Different time, different place
I am glad none of the toys I had as a child didn't have this "membership"
Who's next Fisher-Price? Is my Fisher-Price phone tapped by default?
Up to 3.3 million Hello Kitty users have had their personal data exposed due to a database breach at the brand's online community SanrioTown.com, a security researcher has discovered. The sanriotown.com breach had been discovered online by researcher Chris Vickery who informed security blog Salted Hash. The exposed records …
"If someone managed to compromise a child's identity, the fraud might not be detected for years because most parents don't monitor their child's credit record," noted Salted Hash writer Steve Ragan.
I don't know about your neck of the woods, but around here a child wouldn't have a bank account, an employer, a mortgage, a credit card, any other form of credit, or an electoral roll registration - so zero chance of them having a credit record to monitor.
What are you driving at, moiety? So there's a child called Tracy Timmons, say, and the miscreants find out the child's name and set up a whole load of accounts in the name of Tracy Timmons. Then what? And what is there to link the miscreants' Tracy Timmons with the original Tracy Timmons as opposed to the hundreds of other people, children and adults, who share the same name, and in some cases perhaps the same date of birth? (Address will have changed in the meantime, and names and dates of birth are publicly available anyway.)
Would it really be that hard to monitor database queries and shut off connections if it requests too many rows or performs too many requests? Such a basic bit of protection would do wonders to prevent breaches like this. No legitimate user is going to request tens of millions of rows of data over several tables, so why is doing so allowed? At best, its a bug in the code that should be fixed that should be blocked and rectified anyway.
Assuming the data was pulled from an active db and not from a backup dump.
You'd also expect canary records and that sort of thing, right? Well, if they cared about security. However, if they got past the hardened web-server defences, I'm guessing the middleware and database bits were easy. Unbreakable they are not. Security in depth? We've heard of it.
The problem with security is that its difficult (expensive) and tedious. Hello Kitty will suffer for this, but how many firms think it won't happen to them. It appears companies are not willing to learn from others' mistakes.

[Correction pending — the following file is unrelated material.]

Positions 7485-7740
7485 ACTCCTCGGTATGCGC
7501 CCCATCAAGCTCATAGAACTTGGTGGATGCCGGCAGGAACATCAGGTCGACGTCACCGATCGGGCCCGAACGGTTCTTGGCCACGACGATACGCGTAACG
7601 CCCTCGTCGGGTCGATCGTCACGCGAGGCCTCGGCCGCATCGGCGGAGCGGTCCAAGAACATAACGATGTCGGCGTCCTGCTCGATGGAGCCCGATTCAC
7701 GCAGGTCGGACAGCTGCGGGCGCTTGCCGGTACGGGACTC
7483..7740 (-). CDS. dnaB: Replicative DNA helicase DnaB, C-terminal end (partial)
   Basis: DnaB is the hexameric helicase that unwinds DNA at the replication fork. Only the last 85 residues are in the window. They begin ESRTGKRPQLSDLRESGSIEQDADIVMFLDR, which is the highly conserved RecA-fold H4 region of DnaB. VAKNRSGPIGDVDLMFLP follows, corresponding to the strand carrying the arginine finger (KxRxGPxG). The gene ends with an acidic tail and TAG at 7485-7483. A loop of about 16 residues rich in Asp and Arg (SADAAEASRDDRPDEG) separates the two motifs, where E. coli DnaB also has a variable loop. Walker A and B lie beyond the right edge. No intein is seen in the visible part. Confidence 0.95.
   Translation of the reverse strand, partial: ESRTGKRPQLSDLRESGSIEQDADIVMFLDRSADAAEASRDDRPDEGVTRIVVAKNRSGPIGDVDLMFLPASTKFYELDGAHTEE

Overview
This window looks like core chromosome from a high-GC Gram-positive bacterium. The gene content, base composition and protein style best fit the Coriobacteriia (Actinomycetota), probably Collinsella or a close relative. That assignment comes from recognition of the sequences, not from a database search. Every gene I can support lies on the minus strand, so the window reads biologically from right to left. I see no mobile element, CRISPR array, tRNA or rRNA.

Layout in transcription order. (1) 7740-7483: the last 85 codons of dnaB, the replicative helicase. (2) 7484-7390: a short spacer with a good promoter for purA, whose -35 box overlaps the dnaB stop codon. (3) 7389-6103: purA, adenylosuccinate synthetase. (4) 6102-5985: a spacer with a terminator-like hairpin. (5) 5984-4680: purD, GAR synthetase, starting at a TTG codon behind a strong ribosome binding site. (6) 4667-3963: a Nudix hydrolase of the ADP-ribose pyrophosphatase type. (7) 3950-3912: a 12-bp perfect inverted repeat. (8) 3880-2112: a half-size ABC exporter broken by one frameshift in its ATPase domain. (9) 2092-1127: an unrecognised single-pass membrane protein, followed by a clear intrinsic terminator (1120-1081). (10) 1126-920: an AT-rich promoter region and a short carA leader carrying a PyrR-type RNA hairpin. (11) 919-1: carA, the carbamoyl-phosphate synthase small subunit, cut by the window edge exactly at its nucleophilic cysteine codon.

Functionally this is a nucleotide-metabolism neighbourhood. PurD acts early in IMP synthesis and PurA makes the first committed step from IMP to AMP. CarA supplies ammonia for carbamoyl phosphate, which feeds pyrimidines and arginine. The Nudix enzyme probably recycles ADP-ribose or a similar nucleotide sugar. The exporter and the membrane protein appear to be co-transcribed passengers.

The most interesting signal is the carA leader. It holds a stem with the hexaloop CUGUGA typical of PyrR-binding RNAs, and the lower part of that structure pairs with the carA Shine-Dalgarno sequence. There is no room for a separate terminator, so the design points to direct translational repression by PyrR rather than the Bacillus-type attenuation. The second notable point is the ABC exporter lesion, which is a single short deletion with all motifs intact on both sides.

I've had to teach my kids not to provide details online and that its ok to lie to websites. False names, ages, addresses, disposable email addresses, that sort of thing. The rule of thumb is, if you wouldn't be happy handing over a sheet of paper with all the requested details on it to a stranger coming out of prison, don't hand it to anyone you don't know, who may well leave it around for an organised crime gang to take.
"The problem with security is that its difficult (expensive) and tedious. Hello Kitty will suffer for this, but how many firms think it won't happen to them. It appears companies are not willing to learn from others' mistakes."
Realistically, they don't care. Not much anyway.
I've started giving fake names whenever possible - even if they don't lose your info to a hack, half of them will sell it on (legally or not).
Hello Kitty will suffer for this, but how many firms think it won't happen to them. It appears companies are not willing to learn from others' mistakes.
Right there is the crux of the matter and the problem/answer. What do they learn...? Pick one or all: Oh, our insurance covers it? Our customers soon forget about it? There's no penalty for this thing?
I think it is appalling and plain out disgusting that some people would target children and people who are bound not to be very adversed with IT skills in general. There are some lines you shouldn't cross, and this is one of them.
But on the other hand I also can't help wonder how real this whole thing actually is. From what I can tell so far it's basically the word of one guy. Normally such databases are made online and get spread around quite heavily, but in this case that doesn't seem to be the case.
What also bothers me a little is when you mention thoughts like these the first you hear is: "but several big news outlets have reported this", as if that has any meaning when it comes to the legitimacy of a story... I know I can be quite the skeptic, but when it comes to commercial issues then the competition can also do very weird things, it's easy to try and ruin a companies reputation like this, especially without even having to provide any proof.
I mean... This guy ran to the media first and informed the company second. That strikes me as a little bit odd.
There are just so many of these with no immediate impact that we are reaching the point were it is just accepted. A few people rant but that is it. Companies, organisations, Government have all been hit and what? A few paltry fines months or years after the event. There have been so many data sets released that it is fair to say that very few people will have not been affected. More to the point, once the data has been accessed, there is even less control. The problem is that the authorities are incapable of dealing with this effectively because of delays in reporting and lack of effective legislation. They would also have to censure themselves!
These sorts of breaches should result in an immediate offline of the website with a standard holding page. This should be then followed up with some sort of fine that will have an impact, event if it is held in ESCROW temporarily. The challenge is to make companies report this without getting away with it.
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